Thursday, February 11, 2010
More Blizzard Comfort Food
When you have to dress like this to go outside, it's time for some comfort food.
I already posted earlier today about what the Baltimore Foodmaker's have been making for blizzard snacks. But since I just finished packing up some chicken soup and my first ever no-knead bread for lunch tomorrow (back at the office!) I thought I would post a few update photos.
First of all, here's where I've pretty much been camped out, when I haven't been in the kitchen or outside in the snow. Thanks, internet! And I finally am getting caught up on The Wire (I know, I'm late to the party).
Snuggling up on the couch is no reason not to cook though!
There are a lot of wonderful, classic recipes that require very little attention and work. All you need is patience and time. Perfect for a snow day!
So what are these easy, practically work-free recipes?
I froze about two quarts and am definitely bringing a bunch to work to fuel me through the long weekend of overtime (all these snow days have to be made up somehow!)
Admittedly, there is a little work at the end when you have to strain the stock. I strained it twice, according to Thomas Keller's opinion that all stocks should be very well strained.
All you need is about four hours of time to keep an eye on the stove.
And actually, I only simmered this stock for about two and a half hours, since the carcass was from an almost 7 lb. chicken so there was already a lot of flavor.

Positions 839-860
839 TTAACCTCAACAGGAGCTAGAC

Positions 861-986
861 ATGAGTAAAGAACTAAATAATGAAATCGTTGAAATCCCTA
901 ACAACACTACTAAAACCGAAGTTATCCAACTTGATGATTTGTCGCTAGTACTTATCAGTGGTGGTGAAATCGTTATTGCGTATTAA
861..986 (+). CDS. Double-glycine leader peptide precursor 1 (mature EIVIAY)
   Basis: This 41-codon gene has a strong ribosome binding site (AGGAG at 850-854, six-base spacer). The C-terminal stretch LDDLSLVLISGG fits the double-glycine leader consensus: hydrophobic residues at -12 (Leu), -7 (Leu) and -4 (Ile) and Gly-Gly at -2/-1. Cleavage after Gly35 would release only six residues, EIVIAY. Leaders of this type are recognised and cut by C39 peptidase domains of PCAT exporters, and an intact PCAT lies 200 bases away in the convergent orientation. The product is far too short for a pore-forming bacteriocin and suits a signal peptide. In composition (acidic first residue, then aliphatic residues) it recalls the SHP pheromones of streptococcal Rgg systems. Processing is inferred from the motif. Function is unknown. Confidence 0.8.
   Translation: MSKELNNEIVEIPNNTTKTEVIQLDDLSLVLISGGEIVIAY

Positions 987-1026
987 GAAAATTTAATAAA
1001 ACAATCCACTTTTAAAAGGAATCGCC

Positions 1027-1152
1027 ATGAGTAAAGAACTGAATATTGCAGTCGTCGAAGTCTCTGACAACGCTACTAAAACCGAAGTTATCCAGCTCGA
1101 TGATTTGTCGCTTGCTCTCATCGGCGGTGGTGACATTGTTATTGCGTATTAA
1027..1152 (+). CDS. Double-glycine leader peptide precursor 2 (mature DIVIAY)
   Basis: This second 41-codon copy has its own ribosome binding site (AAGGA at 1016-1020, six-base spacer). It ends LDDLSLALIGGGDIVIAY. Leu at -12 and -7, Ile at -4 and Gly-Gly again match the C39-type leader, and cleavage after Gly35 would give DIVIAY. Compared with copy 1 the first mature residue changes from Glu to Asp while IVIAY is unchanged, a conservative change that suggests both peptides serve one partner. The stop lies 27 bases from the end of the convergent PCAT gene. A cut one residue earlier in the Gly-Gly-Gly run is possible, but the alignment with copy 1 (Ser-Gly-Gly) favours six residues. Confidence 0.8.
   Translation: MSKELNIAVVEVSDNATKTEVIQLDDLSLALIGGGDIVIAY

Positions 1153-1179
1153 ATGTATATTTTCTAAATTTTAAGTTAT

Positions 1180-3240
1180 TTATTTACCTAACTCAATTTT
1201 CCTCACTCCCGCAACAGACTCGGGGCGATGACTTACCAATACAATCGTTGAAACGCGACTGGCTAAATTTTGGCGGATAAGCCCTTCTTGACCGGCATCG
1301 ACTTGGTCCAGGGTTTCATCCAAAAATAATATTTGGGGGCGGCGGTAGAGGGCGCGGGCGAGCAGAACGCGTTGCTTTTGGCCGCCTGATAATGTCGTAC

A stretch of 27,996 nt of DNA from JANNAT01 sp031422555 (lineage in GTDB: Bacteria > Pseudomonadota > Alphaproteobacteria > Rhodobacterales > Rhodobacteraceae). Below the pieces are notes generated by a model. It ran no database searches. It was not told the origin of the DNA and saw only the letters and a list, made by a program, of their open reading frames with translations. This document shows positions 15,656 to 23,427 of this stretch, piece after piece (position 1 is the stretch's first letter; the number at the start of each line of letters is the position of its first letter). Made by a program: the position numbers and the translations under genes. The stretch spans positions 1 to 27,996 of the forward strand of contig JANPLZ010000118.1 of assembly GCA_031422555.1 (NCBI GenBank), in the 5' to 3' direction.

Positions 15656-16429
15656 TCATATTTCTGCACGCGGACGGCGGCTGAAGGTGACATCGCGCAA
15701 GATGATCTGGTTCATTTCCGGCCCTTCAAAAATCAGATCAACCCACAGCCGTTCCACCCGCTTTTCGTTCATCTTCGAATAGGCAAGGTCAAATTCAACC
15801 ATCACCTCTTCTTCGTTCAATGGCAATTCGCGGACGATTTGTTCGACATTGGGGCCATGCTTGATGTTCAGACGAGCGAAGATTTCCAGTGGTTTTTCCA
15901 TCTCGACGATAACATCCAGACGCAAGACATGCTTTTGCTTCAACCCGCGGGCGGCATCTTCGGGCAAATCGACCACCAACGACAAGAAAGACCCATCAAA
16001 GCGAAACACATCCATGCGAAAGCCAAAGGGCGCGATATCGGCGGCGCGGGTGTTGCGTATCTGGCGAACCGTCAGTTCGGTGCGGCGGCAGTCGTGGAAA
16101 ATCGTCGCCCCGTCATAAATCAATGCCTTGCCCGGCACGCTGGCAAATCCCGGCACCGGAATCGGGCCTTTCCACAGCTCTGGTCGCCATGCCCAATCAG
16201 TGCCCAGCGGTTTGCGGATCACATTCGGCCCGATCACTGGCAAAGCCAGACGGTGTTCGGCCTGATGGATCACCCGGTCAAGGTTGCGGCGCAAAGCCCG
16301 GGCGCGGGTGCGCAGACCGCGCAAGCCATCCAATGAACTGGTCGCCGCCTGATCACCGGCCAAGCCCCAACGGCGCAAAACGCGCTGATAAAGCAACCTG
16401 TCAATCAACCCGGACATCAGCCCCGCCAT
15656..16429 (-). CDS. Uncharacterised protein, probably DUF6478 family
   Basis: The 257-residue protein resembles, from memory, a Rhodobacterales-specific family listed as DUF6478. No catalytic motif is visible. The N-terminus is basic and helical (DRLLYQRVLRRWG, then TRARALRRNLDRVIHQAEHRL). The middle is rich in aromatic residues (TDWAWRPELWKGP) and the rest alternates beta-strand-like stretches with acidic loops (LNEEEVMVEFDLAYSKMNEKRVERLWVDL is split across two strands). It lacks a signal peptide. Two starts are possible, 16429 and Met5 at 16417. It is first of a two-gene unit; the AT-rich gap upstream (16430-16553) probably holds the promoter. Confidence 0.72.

But otherwise, all you have to do is simmer a few vegetables, spices, and soup bones, and you've got a very special treat. Plus it's a great way to use up inedible meat scraps.
I'm even going to simmer the bones with fresh vegetables for a second time. It gets even more use out of one chicken, and maybe I could try my hand at a classic french sauce like a velouté perhaps?
And the last part of this photo series of low-labor, long-wait snow day recipes?
No Knead Bread!
Oh Wow. Talk about classy!
Most artisan breads, which are basically more like European bakery style breads instead of the sandwich-style bread more common here, strive for a very crispy crust and a chewy interior that's not gummy, with lots of air pockets.
This bread had that going on.
The way this bread works is that you mix up the dough like a batter, then let it sit for about 20 hours. Instead of kneading the dough to stretch out the wheat gluten, it gets nice and bubbly all by itself due to the slow rising process.
I practically gasped when I cut these breads open, the crumb of this bread was so stretchy and transparent. Check out the photo below from my sourdough post to see the difference in bread crumb.
Actually, this crust was almost a little too crispy, and there wasn't quite enough actual bread to eat with all those air holes! I think I'll experiment with the recipe to reach a happy medium.
This would definitely make a great bread for dipping, and I'd like to try making smaller rolls with the dough for sandwiches.
For all you food nerds, I did an experiment to see if it really mattered whether or not you bake the bread in a pre-heated dutch oven like the recipe calls for.
I experimented with one loaf inside of the dutch oven, and one loaf in a tinfoil lined baking pan without a lid.
The main difference I would say is that the dutch oven loaf got a little bit more of a golden sheen, whereas the pan baked loaf was more of a dull brown. The loaf in the pan had larger air pockets as well (it's the loaf on the right in the photo above.)
But there wasn't a completely huge difference, in case you are curious like I was.
Anyway, I hope you all have enjoyed the snow day recipes post, hopefully I won't be too swamped with work tomorrow to announce my very first BaltimoreDIY ticket giveaway!
Stay tuned to hear about the upcoming Maryland Home & Garden Show in March!
Posted by AlizaEss